So, coming full circle to the short answer: even with lots of companies opting to return to offices, a decline in overall demand for office space is certainly expected, probably over the next couple of years.  Because leases are typically signed on 3-5 year terms (or longer), a “shadow” vacancy of leased-but-vacant space could surface first (i.e. space for sublease), though if the original lessees can’t pay, the space is effectively just vacant regardless of any contractual debt on it (distinguished from, for example, a healthy company who chooses to move to a new office building when they still have a year left on their lease).  With increasing vacancy, landlords will opt first for rental incentives to entice tenants to their space, and there will be downward pressure on net rental rates.  Our June Market Survey is underway now…stay tuned in the coming months for the early indicators of impacts on the market.  


Alex Baird Allen is the Manager of Turner Drake's Economic Intelligence Unit. If you'd like more information on market research or our semi-annual Market Survey, you can reach Alex at 902-429-1811 Ext.323 (HRM), 1-800-567-3033 (toll free), or email ABairdAllen@turnerdrake.com 
Thursday, May 28, 2020 10:55:05 AM (Atlantic Daylight Time, UTC-03:00)  #    -
Atlantic Canada | Economic Intelligence Unit | New Brunswick | Newfoundland & Labrador | Nova Scotia | Prince Edward Island | Turner Drake
# Wednesday, April 22, 2020

No one wants to own a “dirty” property; it is important to both Buyer and Seller that they understand how a sale can be impacted by the discovery of contamination. From the Seller’s standpoint, they may need to remediate the property prior to selling. Remediation is costly and time consuming – it can take a year or longer to test the soil and groundwater, adequately address the contamination, and ensure that the site is fully remediated. The Seller will incur carrying costs, such as property taxes, during the remediation.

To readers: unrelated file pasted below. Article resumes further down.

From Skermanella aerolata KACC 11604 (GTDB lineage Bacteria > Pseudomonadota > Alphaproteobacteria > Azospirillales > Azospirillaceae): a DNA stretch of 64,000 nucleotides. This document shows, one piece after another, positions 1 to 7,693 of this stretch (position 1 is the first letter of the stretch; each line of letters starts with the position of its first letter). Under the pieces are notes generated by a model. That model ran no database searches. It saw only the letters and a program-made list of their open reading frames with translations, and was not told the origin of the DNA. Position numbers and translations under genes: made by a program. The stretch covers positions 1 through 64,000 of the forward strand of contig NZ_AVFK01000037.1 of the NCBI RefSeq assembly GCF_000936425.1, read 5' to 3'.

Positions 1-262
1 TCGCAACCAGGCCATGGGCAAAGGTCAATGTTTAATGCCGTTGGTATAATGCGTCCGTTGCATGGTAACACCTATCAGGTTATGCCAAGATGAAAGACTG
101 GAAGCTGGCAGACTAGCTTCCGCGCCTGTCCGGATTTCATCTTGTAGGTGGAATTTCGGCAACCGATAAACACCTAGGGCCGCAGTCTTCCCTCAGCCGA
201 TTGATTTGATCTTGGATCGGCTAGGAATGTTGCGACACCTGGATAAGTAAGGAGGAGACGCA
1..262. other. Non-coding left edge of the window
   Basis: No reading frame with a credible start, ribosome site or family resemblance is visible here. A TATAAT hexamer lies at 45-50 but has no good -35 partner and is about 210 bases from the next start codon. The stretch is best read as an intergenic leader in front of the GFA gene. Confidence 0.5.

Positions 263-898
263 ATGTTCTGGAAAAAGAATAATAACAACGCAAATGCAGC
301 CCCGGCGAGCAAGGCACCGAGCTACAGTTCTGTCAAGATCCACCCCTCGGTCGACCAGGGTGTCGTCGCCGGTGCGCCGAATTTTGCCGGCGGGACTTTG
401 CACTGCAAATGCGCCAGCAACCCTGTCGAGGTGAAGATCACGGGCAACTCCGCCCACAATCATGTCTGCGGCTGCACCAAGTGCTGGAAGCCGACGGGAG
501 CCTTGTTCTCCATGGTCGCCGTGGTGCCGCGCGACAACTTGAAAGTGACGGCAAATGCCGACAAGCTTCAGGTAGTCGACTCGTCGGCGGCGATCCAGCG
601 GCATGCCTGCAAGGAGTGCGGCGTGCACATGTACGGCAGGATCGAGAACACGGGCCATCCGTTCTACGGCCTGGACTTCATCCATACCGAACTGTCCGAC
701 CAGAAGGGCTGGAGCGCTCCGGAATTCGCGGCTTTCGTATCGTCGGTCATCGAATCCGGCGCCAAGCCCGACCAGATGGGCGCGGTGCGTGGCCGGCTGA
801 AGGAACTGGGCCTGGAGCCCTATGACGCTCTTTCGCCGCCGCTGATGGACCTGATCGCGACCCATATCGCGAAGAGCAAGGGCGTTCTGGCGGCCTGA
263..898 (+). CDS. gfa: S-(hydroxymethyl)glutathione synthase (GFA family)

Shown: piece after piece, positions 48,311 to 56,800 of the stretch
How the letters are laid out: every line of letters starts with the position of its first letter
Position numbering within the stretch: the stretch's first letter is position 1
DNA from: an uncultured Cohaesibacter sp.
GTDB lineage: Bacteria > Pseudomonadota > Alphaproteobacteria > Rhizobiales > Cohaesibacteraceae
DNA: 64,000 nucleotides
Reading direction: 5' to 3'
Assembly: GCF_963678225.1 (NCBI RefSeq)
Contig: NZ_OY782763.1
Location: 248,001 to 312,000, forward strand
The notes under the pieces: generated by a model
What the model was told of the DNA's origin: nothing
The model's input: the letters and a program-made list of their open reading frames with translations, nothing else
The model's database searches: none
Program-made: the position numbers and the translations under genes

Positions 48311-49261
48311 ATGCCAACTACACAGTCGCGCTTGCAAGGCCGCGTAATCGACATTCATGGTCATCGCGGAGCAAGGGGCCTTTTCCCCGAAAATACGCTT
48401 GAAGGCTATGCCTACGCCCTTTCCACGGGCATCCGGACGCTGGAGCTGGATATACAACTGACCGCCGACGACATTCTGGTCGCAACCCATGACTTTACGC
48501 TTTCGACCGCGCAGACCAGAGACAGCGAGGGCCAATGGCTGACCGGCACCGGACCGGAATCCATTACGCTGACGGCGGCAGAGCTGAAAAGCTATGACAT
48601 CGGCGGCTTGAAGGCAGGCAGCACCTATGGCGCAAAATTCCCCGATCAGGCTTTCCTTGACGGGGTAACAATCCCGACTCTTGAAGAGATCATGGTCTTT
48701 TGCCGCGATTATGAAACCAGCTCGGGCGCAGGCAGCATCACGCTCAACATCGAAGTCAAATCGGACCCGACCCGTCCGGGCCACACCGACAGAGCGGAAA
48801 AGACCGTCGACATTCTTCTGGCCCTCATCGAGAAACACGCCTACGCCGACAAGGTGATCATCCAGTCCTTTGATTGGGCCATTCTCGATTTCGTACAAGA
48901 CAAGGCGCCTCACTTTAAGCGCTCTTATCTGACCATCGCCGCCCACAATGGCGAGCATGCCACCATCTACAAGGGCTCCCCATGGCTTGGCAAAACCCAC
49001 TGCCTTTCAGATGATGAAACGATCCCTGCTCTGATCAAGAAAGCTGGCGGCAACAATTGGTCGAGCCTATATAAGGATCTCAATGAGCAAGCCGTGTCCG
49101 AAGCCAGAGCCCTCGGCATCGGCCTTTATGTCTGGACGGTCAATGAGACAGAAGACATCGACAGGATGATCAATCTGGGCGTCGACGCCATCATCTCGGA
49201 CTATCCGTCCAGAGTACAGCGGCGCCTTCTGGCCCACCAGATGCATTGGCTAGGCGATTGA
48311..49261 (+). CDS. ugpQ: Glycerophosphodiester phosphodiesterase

There will be other problems too, in addition to the time delay. The Buyer’s lender will rarely finance a dirty property and will almost always require a Phase 1 environmental assessment to confirm that it is not contaminated. In most cases it will be the Buyer who commissions the Phase 1 report. This consists of historical research of site… do past uses point to possible contamination from chemicals or hydrocarbons?...  was the property previously used to house a gas station?... were manufacturing or service uses such as dry cleaning, sand blasting (lead paint), etc. conducted on the property?... The term “mad as a hatter” originates in the fact that hat manufacturing utilised mercury as part of the process, with unfortunate consequences for the participants. The Phase 1 audit will also investigate existing and surrounding property uses that may have contaminated the site; for example a bus depot whose leaking underground storage tanks have resulted in contamination of the ground water and its concomitant migration into surrounding “downstream” properties. It will also consider the building materials used on site…. are the plaster, or ceiling tiles, likely to contain asbestos; the fluorescent lights, PCBs; the paint, lead; what other horrors lurk in the building structure? If anything suspicious comes out of this research, the Phase 1 report will recommend a more invasive Phase 2 investigation requiring drilling or removal of building material for laboratory investigation.

A Phase 1 report can cost anywhere between $1,200 and $3,000 for most small to medium sized properties. Since a Phase 2 environmental assessment comprises soil and ground water testing, more intrusive testing and the use of heavy equipment, this study can easily cost over $20,000. Should the Phase 2 study identify contaminants, the level of contamination and the intended use of the property by the Buyer, will determine the degree of remediation required. If contaminants exceed the maximum allowable level, the Department of Environment has to be notified and they will issue an order to remediate the property within a specified timeline.

Remediation can be time consuming. Once the contaminated soil has been removed from the property, an environmental consultant will set up “test events” whereby the soil will be re-tested to confirm that the remediated property falls within the specified guidelines. These test events usually occur once every three months over a year long time period. However, if the groundwater below the property is not static, the test events may register that it is “clean” during one test and then show contamination at the next test event, as the groundwater migrates back and forth.  

The intended use of property also determines the overall impact of the contamination and the level of required remediation. For example, a former gas station site  to be sold for apartment development requires a higher level of remediation than a site to be utilised for industrial purposes…. properties intended for residential use are held to a higher environmental standard than properties to be occupied for commercial uses.